Open Access

Helicobacter pylori colonization in Nepal; assessment of prevalence and potential risk factors in a hospital-based patient cohort

  • Shamshul Ansari1Email author,
  • Rajendra Gautam1,
  • Hari Prasad Nepal1,
  • Shankar Nand Subedi2,
  • Sony Shrestha1,
  • Fuleshwar Mandal3,
  • Brihaspati Rimal3 and
  • Muni Raj Chhetri2
BMC Research Notes20169:59

https://doi.org/10.1186/s13104-016-1867-z

Received: 5 October 2015

Accepted: 15 January 2016

Published: 2 February 2016

Abstract

Background

Helicobacter pylori, a gram-negative bacterium, can cause gastritis, peptic and duodenal ulcers. It is considered an important public health problem for both developed and developing world. This bacterium is classified as the class 1 carcinogen because it can cause cancer.

Methods

A hospital based study was conducted at Chitwan Medical College Teaching Hospital (CMCTH) from May to October 2014. Stool samples were collected from the suspected patients and were subjected to detection of the H. pylori stool antigen (HpSAg) following the procedures recommended by the manufacturer. A standard questionnaire on the potential risk factors was also designed and completed.

Result

HpSAg was detected in 16 % of suspected patients. The children up to 10 years of age were found to be highly infected (36 %). The patients living in urban area were found more susceptible to develop H. pylori infection (P < 0.05). Tea drinking and repeated eating habit (more than twice a day) were listed as the important factors that can limit the H. pylori infections significantly (P < 0.05).

Conclusion

In this hospital based study, a significant rate of prevalence was evaluated. However, we recommend a community based extensive study to reveal the real scenario of H. pylori infection in Nepalese populations.

Keywords

Colonization HpSAg Helicobactor pylori Nepal Prevalence Risk factors

Background

Helicobacter pylori (H. pylori), established in 1982 by Robin Warren and Barry Marshall as the causative agent of gastritis and peptic ulcer, is a spiral, Gram-negative, micro-aerophilic bacterium [1, 2]. Before the discovery of Warren and Marshall, the human stomach was believed to be a sterile area but now, H. pylori is recognized as the most common cause of gastritis, which can lead to the development of more severe gastrointestinal complications such as peptic and duodenal ulcers. Because of its causal relationship to gastric adeno-carcinoma, one of the world’s deadliest cancers, the organism is classified as a class 1 carcinogen [3, 4]. Due to its capability to form biofilm and to convert from spiral to a possibly viable but non-cultivable coccoid form, the survival can be favored which can play the major factors in the epidemiology of the bacterium [5, 6].

H. pylori resides in upper gastrointestinal tract of more than 50 % of the world’s population. The incidence of infection is higher in developing countries and decreasing in western countries. H. pylori is helical shape and is thought to have evolved to penetrate the mucous lining of the stomach [7, 8]. The vast majority of infections are asymptomatic but infected individuals often have histological evidence of gastritis [9]. Related gastro-duodenal disorders can be developed in approximately 20 % of persons infected with H. pylori during their lifetime [10]. Although, the H. pylori is a public health problem in both developed and developing countries [8], its annual incidence is more in developing countries in comparison to developed countries [11]. About 50–70 % of H. pylori strains in Western countries carry the genes of cag pathogenicity island (cag PAI) which can increase its pathogenicity [12]. Type IV secretion system expressed by the cag PAI after attachment of H. pylori to stomach epithelial cells, injects the inflammation-inducing agent (peptidoglycan) and cag PAI-encoded protein CagA from their own cell wall into the epithelial cells [13] where it disrupts the cytoskeleton, adherence to adjacent cells, intracellular signaling, cell polarity, and other cellular activities [14].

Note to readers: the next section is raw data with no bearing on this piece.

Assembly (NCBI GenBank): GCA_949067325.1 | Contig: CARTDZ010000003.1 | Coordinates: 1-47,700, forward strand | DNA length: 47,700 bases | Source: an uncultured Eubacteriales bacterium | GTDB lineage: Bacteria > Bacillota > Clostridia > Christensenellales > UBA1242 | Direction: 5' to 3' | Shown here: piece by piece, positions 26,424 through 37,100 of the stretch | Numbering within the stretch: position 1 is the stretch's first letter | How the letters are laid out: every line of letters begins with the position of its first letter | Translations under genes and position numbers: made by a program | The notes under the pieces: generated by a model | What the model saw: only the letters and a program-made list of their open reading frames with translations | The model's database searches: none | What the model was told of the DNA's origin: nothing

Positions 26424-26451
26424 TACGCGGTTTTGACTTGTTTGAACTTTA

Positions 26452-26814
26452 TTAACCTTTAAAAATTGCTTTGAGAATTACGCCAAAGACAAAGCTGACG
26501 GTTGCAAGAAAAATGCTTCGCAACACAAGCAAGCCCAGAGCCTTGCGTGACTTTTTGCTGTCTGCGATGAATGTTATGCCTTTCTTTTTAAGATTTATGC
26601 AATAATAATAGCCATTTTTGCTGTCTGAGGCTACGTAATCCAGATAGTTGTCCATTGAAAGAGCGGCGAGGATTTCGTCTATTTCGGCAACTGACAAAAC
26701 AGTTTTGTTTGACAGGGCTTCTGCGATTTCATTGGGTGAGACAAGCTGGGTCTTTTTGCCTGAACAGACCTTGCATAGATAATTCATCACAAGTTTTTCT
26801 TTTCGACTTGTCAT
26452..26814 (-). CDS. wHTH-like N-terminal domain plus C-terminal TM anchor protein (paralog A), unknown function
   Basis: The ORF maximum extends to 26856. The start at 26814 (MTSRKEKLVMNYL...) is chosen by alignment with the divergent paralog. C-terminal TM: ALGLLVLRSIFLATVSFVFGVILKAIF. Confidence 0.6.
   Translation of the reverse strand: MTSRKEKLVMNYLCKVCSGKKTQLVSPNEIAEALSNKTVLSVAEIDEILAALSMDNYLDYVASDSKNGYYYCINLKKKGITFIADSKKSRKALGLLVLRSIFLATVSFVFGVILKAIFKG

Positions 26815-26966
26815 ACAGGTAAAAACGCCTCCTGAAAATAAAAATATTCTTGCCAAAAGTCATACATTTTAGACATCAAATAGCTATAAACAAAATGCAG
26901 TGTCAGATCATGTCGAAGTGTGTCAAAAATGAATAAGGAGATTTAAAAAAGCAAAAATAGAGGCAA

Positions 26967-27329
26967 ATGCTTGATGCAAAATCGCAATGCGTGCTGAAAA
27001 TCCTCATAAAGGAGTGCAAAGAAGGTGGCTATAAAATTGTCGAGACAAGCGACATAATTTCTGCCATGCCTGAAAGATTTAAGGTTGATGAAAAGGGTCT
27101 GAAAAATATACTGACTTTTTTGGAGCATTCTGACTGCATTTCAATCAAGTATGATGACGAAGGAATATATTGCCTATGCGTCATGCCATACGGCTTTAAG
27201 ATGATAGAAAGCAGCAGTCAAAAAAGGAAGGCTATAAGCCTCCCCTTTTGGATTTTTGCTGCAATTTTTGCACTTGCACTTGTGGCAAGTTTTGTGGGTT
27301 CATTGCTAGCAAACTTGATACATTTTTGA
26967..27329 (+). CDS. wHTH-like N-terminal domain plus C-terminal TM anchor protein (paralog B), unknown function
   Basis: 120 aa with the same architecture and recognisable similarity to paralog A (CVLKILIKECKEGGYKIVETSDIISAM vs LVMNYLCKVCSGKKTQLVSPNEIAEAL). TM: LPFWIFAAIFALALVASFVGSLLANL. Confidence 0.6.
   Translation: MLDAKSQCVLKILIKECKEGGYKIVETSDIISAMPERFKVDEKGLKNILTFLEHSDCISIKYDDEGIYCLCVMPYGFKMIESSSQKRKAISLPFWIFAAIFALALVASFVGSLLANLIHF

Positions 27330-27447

Childhood and early adult years appear to be the greatest risk age for development of infection [15]. Documented risk factors also include low socioeconomic status, overcrowding, poor sanitation or hygiene, and living in a developing country [8]. Therefore, this study was aimed to document the prevalence of H. pylori colonization and its risk factors in suspected Nepalese population.

Methods

Study design and area

A hospital based study was conducted from May to October 2014 at Chitwan Medical College Teaching Hospital (CMCTH), a 600 bed tertiary care center in the city of Bharatpur, Chitwan district of central Nepal.

Study population

A total of 100 patients with the clinical features of gastritis and other gastric abnormalities visiting out-patient department during 6 months of study period were enrolled in this study.

Ethical aspects

All the participants were explained about H. pylori infection, pathogenicity, risk factors and importance of the study in local language. Both the verbal and written informed consents were taken from each of the participants (or their parents). This study was approved by the Institutional Review Committee (IRC) of CMCTH, Bharatpur, Chitwan, Nepal.